Faced by 5 Opponents, Rep. Peters Wins Overwhelming Majority in CA52
Following his decisive first place finish in the primary election tonight, the Scott Peters for Congress campaign released the following statement from Rep. Peters:
“I am extremely grateful to the voters for this overwhelming show of support. Tonight a decisive majority said they want me to continue representing them in the United States Congress, and it’s an honor,” Peters said.
“When I first ran for Congress in 2012, I promised to work with everyone and bring a problem-solving approach to fixing a broken Congress,” he said. “The growing support from election to election shows that voters believe I've kept that promise and stayed true to the priorities I laid out: supporting our innovation economy to create the jobs of the future; keeping America safe by pushing for better gun safety laws and funding a robust national defense; keeping our promises to our veterans; making college more affordable and accessible; fighting for equality for all; and protecting our natural environment.”
At 9:55 p.m., Peters had 58% of the vote; Karl Rove protégé Denise Gitsham led the five Republican challengers with 17% and Trump Republican Jacquie Atkinson was in third place with 13.5%. For context, when Peters ran for re-election in 2014, he had three opponents on the ballot. He won that primary with 42.3 percent of the vote and went on to win the General Election by three percentage points in a Republican-leaning turn out year.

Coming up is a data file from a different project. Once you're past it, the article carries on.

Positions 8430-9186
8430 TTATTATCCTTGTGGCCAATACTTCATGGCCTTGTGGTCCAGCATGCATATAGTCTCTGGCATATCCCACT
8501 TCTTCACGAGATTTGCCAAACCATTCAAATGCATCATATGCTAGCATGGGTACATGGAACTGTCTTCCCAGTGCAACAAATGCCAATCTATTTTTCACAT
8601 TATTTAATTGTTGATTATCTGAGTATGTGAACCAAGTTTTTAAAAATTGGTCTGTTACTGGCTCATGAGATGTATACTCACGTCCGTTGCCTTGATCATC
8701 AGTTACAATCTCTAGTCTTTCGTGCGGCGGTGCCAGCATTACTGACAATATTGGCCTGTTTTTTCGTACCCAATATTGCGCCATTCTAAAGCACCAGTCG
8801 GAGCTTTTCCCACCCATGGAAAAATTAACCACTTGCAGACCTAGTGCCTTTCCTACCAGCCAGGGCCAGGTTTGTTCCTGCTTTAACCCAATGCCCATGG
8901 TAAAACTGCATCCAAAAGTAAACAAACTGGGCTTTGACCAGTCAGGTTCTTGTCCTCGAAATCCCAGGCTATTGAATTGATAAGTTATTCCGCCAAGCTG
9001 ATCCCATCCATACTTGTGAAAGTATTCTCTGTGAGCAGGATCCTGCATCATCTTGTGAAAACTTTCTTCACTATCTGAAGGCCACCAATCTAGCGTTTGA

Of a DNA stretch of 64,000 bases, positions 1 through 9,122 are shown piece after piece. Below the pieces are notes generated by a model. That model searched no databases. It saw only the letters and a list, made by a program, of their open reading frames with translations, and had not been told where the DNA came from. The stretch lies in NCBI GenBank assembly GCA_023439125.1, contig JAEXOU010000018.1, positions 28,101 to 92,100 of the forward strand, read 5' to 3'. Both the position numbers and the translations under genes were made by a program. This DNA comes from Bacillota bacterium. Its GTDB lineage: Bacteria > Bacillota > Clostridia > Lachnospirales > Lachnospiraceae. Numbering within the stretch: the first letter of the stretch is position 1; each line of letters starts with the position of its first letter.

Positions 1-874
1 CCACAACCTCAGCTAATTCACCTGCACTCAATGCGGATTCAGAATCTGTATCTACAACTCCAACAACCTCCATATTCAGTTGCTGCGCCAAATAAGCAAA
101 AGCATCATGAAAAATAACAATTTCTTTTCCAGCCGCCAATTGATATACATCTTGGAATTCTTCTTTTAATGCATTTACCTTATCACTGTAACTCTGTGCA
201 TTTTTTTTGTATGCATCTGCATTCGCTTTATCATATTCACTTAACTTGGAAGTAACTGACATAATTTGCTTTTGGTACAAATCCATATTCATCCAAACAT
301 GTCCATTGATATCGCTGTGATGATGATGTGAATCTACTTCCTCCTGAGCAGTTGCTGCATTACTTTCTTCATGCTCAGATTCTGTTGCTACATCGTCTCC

Peters enters the general election period with a huge fundraising advantage over either opponent, a bipartisan profile, and a reputation for acting independently, which is proven by his organizational support from across the political spectrum. He has backing from traditionally Democratic groups, as well as from San Diego’s largest business advocacy organizations, such as the San Diego Regional Chamber of Commerce, which typically support Republicans. This leaves both potential opponents with little place to go for local fundraising and support. However, the race could still be hotly contested should national Republicans decide to invest heavily.